Commissioned by Helen Carnac for ‘Craft Rally’ in Spring 2010, the walk explores the area immediately surrounding Chelsea College of Art and Design (Millbank) in relation to making and mending, collecting narratives and telling stories.
The old Millbank prison dominated this area for most of the 19th Century (before which time marshy fields were the key feature) and thus dominates this walk and its stories. Jeremy Bentham acquired the land in 1792 to build his Panopticon, but the design was never realised. Work on the eventual six-pointed star fort began in 1812 to a design by William Williams. Demolished in 1892, some sources say that the 10 million reclaimed bricks were used to build the Millbank Estate.
Points of interest are marked on the map, with some suggestions of things to do along the way. Feel free to visit as many or as few as you like, in whatever order you choose. If you would like to share your discoveries please tag images/information/anecdotes #DarnedMemoryWalk.
Things to do and see on the walk
1. The laundry ditch runs along the edge of the Arts and Crafts Millbank Estate, built 1897 – 1902 by the LCC as a ‘sister’ to The Boundary Estate in Shoreditch. The ditch is said to be all that remains of the moat that surrounded Millbank Prison (demolished in 1892). Go down into the ditch and hang something on the line, tell a story about it.
My mother bought me that jumper, September 1996, from a shop on the Albert Dock in Liverpool, the day I moved to go to Liverpool Art School. It suffered in the moth attack of 2004, but survived to be worn another day (going strong in 2010), I think it cost £5.
2. The textile and shoe recycling bin. Take a bad clothing memory and consign it to the bin, tell the story and write it down, then put it inside.
I used to have a recurring nightmare – based on a real incident, of it being time to go to Brownies, but not being able to find part of my uniform. I think in the real life version I must have been about seven years old, and I had ransacked my bedroom desperately trying to find my Brownie tie. Finally in despair, and terror that Brown Owl might actually kill me, I stuck my head in my Brownie hat and cried, only to discover the tie inside. This act is an a attempt to assign that fear to the bin – and the tie to a hopefully happier life, though I don’t think that brownies wear these anymore.
3. This pathway traces the edge of the prison boundary, on which the graveyard was located. Early experimental gas holders also stood here, making a smell which was complained of in parliament. Follow the path through the gates – it looks like it only leads to a courtyard but you can get through to Vincent Street on the other side.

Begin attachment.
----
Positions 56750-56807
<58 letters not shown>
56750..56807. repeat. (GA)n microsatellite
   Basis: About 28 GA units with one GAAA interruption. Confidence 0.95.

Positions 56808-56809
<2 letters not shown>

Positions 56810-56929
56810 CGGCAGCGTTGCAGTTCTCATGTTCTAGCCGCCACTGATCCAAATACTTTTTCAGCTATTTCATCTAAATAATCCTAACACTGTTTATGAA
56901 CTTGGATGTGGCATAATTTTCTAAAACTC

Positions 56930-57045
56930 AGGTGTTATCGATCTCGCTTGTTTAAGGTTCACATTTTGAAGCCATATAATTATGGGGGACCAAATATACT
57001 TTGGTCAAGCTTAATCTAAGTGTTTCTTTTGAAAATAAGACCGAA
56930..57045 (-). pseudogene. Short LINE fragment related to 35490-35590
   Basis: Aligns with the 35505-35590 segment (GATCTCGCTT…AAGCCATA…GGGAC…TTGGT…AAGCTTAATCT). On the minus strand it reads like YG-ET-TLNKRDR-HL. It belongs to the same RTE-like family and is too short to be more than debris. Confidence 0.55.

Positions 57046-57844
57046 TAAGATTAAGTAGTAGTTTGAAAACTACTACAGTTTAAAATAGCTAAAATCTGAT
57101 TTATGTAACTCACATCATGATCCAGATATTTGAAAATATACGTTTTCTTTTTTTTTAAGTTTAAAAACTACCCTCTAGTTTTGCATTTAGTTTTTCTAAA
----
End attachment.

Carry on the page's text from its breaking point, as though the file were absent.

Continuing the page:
4. On the night of the 7th January 1928 the Thames broke its banks, instantly flooding the neighbourhood with the loss of 10 lives in local basement dwellings. The ‘chequerboard’ estate, designed by Lutyens and known as the ‘Grosvenor Housing Scheme’ was built in response, by the crown estate, clearing the slums between Vincent Street and Marsham Street.
5. This corner of Millbank gardens is close to the location of the prison laundry. Although water was likely drawn from the river, it may have come from a well. Holy wells, known for their healing powers, attract a custom of tying a piece of cloth, or a rag (known as a cloutie) to a nearby tree. The cloth should be taken from clothing worn near to an injury or ailment, the idea being that as it rots away the person would heal. The bedecked trees look very similar to those covered by prayer flags or ribbons. Tie something to the tree, for an ailment, a wish or a prayer.
6. This is the only point on this stretch of the Thames where you can get down to the river beach. If the tide is high go down to the water’s edge and dip something in, if it’s low collect something from the beach to bring back with you.
7. When Millbank tower was built in 1961 it was the tallest building in London at 34 stories. The development involved the demolition of the ‘Speakers Stables’ – facilities for the Horses used by the speaker, and MPs at the nearby Houses of Parliament. The small multi-storey carpark behind the tower was intended for MPs parking. The secret garden behind the tower is bordered by the wall of the Queen Alexandra Military Hospital (1905 – 1977) which is now used by Tate as offices.
8. The millenium pier offers an almost to the water experience – though you can’t get quite close enough to dip a hand in. The embankment wall was last replaced in 1963, when the road was widened, taking with it the last remains of the pentitentiary steps leading down to the river from where convicts were transported to Australia. If you look back towards the Tate the steps were directly in front of the gallery’s main entrance. Tie something to a piece of string and dip it in the water – perhaps a handkerchief.
9. During the building of the Clore Galleries (opened in 1987) remains of underground cells, known as ‘the darkness’ were discovered. Arthur Griffiths, deputy governor of the prison, writing in 1884, tells the story of an intrigue that was uncovered between women prisoners working in the laundry, and certain male detainees. One morning when bundles of laundry were searched several letters were discovered written mostly on torn pages from prayer books using laundry blue as ink, along with love-tokens such as a heart embroidered in grey worsted on a flannel bandage.
10. One of the last remnants of the prison to be found in this area is this buttress, which stood at the head of the river steps from which prisoners were transported. The gate piers and a partner bollard now form the entrance to Purbeck House, in Swanage, Dorset.
Download the walk guide (including map) here.